New York (AFP) - Massive protests against racism sparked by the police killing of George Floyd are having a ripple effect across American society, with multiple sectors facing a reckoning over their treatment of minorities.
From business to sport and media to education, AFP takes a look at the companies, organizations and personalities that are standing in solidarity with the Black Lives Matter movement against racial injustice.
- Sport leads the way -
Basketball star LeBron James was one of the first to condemn Floyd's death at the hands of a white Minneapolis police officer on May 25.
He later announced that he planned to found a charitable organization that aims to help black Americans vote in the presidential election on November 3.
Fellow NBA legend Michael Jordan said that he would donate $100 million to groups fighting for racial equality and social justice.
NFL stars Tom Brady, Dak Prescott and Drew Brees and NBA coaches Steve Kerr and Gregg Popovich were among more than 1,400 people from America's largest sports leagues who submitted a letter to US lawmakers demanding an end to police immunity.
In one of the biggest shakeups, NFL boss Roger Goodell admitted the league had been wrong to silence peaceful player protests.
He later encouraged teams to sign quarterback Colin Kaepernick, who has been exiled from the league for three years for kneeling during the American national anthem before games.
Another massive moment was NASCAR banning the display of the Confederate flag, a common sight at circuits in the sport's southern US heartland.
And Adidas announced that 30 percent of all its new hires in the US would be black or Latino.
- Anna Wintour challenged -
The demonstrations led to questions, debates and resignations in numerous editorial offices, which are largely white.
After online fury and intense criticism from many New York Times staffers, the paper's editorial page head quit after publishing an op-ed by a US senator who urged military force against protesters nationwide.
The Philadelphia Inquirer's editor-in-chief stepped down after the paper published the headline "Buildings Matter too," seemingly equating vandalism with police killings of African Americans.
Conde Nast, which publishes Vogue, Vanity Fair and The New Yorker among other titles, was caught up in the maelstrom after the editor of Bon Appetit resigned over accusations he fueled a climate of racism at the magazine.
Vogue's Anna Wintour apologized for not having done enough to promote black voices during her long tenure and for "publishing images or stories that have been hurtful or intolerant" amid speculation she might have to stand down.
- Entertainment: 'Gone with the Wind' goes -
Major streaming platforms like Amazon and Netflix have highlighted works of black artists on their home page.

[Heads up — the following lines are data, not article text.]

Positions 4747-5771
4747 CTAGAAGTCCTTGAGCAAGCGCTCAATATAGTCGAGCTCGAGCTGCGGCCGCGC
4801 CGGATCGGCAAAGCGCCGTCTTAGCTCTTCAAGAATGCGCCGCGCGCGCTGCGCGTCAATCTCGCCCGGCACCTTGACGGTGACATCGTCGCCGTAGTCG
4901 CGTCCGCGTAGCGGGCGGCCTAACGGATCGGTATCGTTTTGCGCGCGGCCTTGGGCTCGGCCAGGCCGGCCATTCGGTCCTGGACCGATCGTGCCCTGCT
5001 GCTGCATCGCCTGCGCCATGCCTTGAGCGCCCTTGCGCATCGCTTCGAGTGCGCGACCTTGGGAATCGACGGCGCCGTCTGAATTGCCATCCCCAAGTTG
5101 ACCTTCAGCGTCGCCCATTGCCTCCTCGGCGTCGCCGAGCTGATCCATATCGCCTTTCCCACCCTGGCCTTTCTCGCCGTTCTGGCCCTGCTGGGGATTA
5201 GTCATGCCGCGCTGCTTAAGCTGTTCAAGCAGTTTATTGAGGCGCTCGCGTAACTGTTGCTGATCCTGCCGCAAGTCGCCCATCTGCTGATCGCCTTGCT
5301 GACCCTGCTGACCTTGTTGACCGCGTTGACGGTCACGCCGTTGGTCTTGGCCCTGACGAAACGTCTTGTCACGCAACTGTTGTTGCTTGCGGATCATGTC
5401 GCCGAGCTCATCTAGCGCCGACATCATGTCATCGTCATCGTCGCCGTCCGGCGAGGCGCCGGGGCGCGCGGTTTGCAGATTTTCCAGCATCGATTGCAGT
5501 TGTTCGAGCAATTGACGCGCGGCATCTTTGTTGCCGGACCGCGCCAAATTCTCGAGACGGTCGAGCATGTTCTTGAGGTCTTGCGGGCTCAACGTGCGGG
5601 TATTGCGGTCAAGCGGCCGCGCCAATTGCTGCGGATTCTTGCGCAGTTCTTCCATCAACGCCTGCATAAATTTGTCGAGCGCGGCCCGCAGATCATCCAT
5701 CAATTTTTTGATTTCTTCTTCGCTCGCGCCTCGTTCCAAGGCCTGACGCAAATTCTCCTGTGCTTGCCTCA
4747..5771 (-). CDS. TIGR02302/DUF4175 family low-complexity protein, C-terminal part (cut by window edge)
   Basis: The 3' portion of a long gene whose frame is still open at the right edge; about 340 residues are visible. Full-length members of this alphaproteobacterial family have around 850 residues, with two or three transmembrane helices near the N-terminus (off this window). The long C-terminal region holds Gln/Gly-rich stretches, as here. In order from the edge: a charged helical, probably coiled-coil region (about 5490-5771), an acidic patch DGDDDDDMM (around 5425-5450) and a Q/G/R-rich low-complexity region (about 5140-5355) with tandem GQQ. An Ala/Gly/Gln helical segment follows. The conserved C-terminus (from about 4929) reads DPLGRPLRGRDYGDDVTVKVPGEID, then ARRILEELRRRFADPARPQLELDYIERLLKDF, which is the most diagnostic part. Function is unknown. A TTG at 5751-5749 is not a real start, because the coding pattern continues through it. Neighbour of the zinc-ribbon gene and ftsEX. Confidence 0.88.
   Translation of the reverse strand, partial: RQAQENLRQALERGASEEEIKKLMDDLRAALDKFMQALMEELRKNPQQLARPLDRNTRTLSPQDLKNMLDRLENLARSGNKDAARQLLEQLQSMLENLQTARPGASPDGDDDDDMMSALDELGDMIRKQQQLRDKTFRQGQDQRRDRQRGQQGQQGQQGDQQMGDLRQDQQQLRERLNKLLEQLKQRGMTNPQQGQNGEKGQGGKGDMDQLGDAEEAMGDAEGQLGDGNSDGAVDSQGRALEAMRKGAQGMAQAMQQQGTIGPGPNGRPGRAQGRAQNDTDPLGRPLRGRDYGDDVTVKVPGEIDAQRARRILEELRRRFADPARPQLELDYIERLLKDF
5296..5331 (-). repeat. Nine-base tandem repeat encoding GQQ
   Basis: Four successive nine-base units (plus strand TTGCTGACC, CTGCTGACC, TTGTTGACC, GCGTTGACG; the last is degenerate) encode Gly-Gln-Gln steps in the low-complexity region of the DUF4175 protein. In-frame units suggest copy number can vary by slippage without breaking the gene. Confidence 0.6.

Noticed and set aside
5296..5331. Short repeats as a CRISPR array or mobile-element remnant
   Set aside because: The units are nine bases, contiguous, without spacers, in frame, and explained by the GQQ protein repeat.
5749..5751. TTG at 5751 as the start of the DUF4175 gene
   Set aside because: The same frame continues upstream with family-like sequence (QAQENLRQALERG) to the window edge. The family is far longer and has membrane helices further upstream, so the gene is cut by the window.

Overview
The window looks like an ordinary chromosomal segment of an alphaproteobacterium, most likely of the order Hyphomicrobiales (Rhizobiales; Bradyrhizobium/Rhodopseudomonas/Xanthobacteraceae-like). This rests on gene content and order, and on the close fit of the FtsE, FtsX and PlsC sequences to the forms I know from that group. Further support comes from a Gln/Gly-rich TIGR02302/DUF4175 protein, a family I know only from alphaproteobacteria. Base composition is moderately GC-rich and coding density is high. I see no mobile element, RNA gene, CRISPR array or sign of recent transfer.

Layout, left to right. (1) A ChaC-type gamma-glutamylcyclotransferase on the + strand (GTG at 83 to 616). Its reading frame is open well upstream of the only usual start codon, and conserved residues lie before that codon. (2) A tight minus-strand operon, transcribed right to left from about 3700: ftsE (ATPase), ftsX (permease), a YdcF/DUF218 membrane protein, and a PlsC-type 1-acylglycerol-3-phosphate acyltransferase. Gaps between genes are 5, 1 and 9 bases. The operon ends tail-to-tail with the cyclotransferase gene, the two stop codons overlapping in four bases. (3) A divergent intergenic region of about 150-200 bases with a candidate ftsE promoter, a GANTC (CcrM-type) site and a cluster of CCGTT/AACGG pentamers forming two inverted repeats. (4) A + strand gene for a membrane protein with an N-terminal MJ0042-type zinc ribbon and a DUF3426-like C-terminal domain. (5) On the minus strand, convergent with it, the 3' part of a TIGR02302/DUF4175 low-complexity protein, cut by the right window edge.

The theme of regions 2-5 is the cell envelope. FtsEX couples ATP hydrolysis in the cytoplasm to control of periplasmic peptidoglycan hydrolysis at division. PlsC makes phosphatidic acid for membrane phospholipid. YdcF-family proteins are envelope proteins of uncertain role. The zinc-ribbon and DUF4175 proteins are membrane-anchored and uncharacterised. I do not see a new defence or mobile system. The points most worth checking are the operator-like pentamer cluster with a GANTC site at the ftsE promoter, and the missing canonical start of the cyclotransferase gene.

New platform HBO Max removed "Gone with the Wind," a 1939 multiple-Oscar winning film considered full of racial prejudice, from its back catalogue of old movies. It will return soon with an explainer about the film's complicated legacy.
Director Ava DuVernay, known for her anti-racist films, was elected to the Academy Awards' Board of Governors, bringing the number of people of color in the board to 12 out of 54.
The Academy said it was "committed to progress," on racial issues.
In music, record labels have dropped the label "urban music," which has been affixed to black artists over the years whether rap, hip hop or R&B.
Country group Lady Antebellum changed their name to Lady A. The term "antebellum" refers to the pre-Civil War period in the slave-holding American South.
And in books, two on racism and how to combat it: "How to Be an Antiracist" by Ibram X. Kendi and "White fragility" by Robin DiAngelo are among Amazon's bestsellers.
- Education: #ShutDownAcademia -
Despite being closed for weeks because of the coronavirus pandemic, many schools and universities have been caught up in the debate.
Former students of the elite New York girl's school Brearley have been sharing their experiences of discrimination on the Instagram account @BlackatBrearley.
And in universities, a June 10 strike under the hashtag #ShutDownAcademia, was widely followed, notably at prestigious MIT and Harvard.
"There is a consensus about the acknowledgement that African Americans face discriminations in society that need to be addressed," said Andra Gillespie, director of the James Weldon Johnson Institute at Emory University.
"We won't know for months or years whether or not the statements that have been made in the last three weeks are empty platitudes or whether they were the catalysts of meaningful change," she added.